In 2005, Andrew Tridgell, working at OSDL, developed a client that bypassed this restriction, and as a result, BitMover removed licenses to BitKeeper from all OSDL employees—including Linus Torvalds. Eventually, all non-commercial licenses were stopped, and new licenses included clauses preventing the development of alternative version control systems. As a result of this, two new projects were born: Mercurial and Git. Created in a few short weeks in 2005, Git quickly became the version control system for Linux development.

Proprietary version control tools aren't common in free software development, but proprietary collaboration websites have been around for some time. One of the earliest collaboration websites still around today is Sourceforge. Sourceforge was created in the late 1990s by VA Software, and the code behind the project was released in 2000.

Quickly this situation changed, and the project was shuttered and then became Sourceforge Enterprise Edition, a proprietary software package. The code that ran Sourceforge was forked into GNU Savannah (later Savane) and GForge, and it's still use today by both the GNU Project and CERN. When I last wrote about this problem, almost exactly ten years ago, Canonical's ambitious Launchpad service still was proprietary, something later remedied in 2009. Gitorious was created in 2010 and was for a number of years the Git hosting platform for the discerning free software developer, as the code for Gitorious was fully public and licensed under favorable terms for the new wave of AGPL-licensed projects that followed the FSF's Franklin Street Statement. Gitorious, also, is sadly no longer with us.

Python and Its Community Enter a New Phase

On Python's BDFL Guido van Rossum, his dedication to the Python community, PEP 572 and hope for a healthy outcome for the language, open source and the computing world in general.

Python is an amazing programming language, there's no doubt about it. From humble beginnings in 1991, it's now just about everywhere. Whether you're doing web development, system administration, test automation, devops or data science, odds are good that Python is playing a role in your work.

Even if you're not using Python directly, odds are good that it is being used behind the scenes. Using OpenStack? Python plays an integral role in its development and configuration. Using Dropbox on your computer? Then you've got a copy of Python running on your computer. Using Linux? When I purchased Red Hat Linux back in 1995, the configuration was a breeze—thanks to visual tools developed in Python.

And, of course, there are numerous schools and educational programs that are now teaching Python. MIT's intro computer science course switched several years ago from Scheme to Python, and thousands of universities all over the world made a similar switch in its wake. My 15-year-old daughter participates in a program for technology and entrepreneurship—and she's learning Python.

There currently is an almost insatiable demand for Python developers. Indeed, Stack Overflow reported last year that Python is not only the most popular language on its site, but it's also the fastest-growing language. I can attest to this popularity in my own job as a freelance Python trainer. Some of the largest computer companies in the world are now using Python on a regular basis, and their use of the language is growing, not shrinking.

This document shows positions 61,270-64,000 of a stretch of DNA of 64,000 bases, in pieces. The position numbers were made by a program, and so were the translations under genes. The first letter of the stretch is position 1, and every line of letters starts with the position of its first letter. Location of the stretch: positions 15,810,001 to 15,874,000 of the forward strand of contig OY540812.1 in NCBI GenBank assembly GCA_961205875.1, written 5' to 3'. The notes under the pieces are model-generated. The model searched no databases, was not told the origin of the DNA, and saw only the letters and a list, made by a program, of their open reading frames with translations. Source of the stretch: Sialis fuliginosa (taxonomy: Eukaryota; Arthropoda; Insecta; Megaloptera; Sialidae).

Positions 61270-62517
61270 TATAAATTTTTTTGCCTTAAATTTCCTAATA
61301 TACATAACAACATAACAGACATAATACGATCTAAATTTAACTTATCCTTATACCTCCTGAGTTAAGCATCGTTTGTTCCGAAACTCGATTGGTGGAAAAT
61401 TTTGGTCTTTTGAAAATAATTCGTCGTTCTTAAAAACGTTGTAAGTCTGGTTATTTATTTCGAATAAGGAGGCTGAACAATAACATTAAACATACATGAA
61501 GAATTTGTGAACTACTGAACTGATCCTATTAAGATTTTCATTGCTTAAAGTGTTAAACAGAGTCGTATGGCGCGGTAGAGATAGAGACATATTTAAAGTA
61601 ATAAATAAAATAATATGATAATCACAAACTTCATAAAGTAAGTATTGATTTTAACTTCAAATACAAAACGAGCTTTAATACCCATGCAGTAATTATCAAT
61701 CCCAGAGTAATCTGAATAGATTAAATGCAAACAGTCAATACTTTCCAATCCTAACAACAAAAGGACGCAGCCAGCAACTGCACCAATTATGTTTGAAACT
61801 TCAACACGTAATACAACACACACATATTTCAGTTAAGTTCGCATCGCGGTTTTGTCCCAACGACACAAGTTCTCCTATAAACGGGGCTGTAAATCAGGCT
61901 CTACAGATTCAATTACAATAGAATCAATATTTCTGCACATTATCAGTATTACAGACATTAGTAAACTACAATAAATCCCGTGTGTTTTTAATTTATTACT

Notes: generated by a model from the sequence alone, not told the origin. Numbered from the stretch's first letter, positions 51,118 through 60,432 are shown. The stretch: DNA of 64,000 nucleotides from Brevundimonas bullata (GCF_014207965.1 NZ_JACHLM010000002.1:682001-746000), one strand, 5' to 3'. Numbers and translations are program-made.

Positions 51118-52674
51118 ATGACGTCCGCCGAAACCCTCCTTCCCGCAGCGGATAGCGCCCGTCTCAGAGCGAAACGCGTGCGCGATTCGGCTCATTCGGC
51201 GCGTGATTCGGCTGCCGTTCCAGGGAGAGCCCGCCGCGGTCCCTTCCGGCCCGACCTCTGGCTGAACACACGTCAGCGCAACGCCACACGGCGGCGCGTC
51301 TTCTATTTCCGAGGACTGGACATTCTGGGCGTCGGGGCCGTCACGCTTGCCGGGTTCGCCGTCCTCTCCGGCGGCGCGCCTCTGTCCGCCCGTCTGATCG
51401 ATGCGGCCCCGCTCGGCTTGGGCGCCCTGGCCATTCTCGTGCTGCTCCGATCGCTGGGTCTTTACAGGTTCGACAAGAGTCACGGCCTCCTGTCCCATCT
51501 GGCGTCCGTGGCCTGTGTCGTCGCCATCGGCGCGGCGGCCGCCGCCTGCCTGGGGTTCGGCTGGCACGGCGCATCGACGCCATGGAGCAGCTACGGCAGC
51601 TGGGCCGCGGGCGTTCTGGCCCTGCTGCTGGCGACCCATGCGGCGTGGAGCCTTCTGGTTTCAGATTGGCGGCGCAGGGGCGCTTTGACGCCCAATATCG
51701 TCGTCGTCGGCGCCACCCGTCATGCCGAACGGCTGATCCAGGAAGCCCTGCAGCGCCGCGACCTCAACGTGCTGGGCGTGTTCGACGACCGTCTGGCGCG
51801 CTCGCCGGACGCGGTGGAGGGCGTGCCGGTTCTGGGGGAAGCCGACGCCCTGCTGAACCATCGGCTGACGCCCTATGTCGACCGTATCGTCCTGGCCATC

Normally, a technology with this much impact would require a large and active marketing department. But Python is (of course) open-source software, and its success is the result of a large number of contributors—to the core language, to its documentation, to libraries and to the numerous blogs, tutorials, articles and videos available online. I often remind my students that people often think of "open source" as a synonym for "free of charge", but that they should instead think of it as a synonym for "powered by the community"—and there's no doubt that the Python community is strong.

Such a strong community doesn't come from nowhere. And there's no doubt that Guido van Rossum, who created Python and has led its development ever since, has been a supremely effective community organizer and leader.

FOSS Project Spotlight: Pydio Cells, an Enterprise-Focused File-Sharing Solution

Pydio Cells is a brand-new product focused on the needs of enterprises and large organizations, brought to you from the people who launched the concept of the open-source file sharing and synchronization solution in 2008. The concept behind Pydio Cells is challenging: to be to file sharing what Slack has been to chats—that is, a revolution in terms of the number of features, power and ease of use.

In order to reach this objective, Pydio's development team has switched from the old-school development stack (Apache and PHP) to Google's Go language to overcome the bottleneck represented by legacy technologies. Today, Pydio Cells offers a faster, more scalable microservice architecture that is in tune with dynamic modern enterprise environments.

In fact, Pydio's new "Cells" concept delivers file sharing as a modern collaborative app. Users are free to create flexible group spaces for sharing based on their own ways of working with dedicated in-app messaging for improved collaboration.

In addition, the enterprise data management functionality gives both companies and administrators reassurance, with controls and reporting that directly answer corporate requirements around the General Data Protection Regulation (GDPR) and other tightening data protection regulations.

Pydio Loves DevOps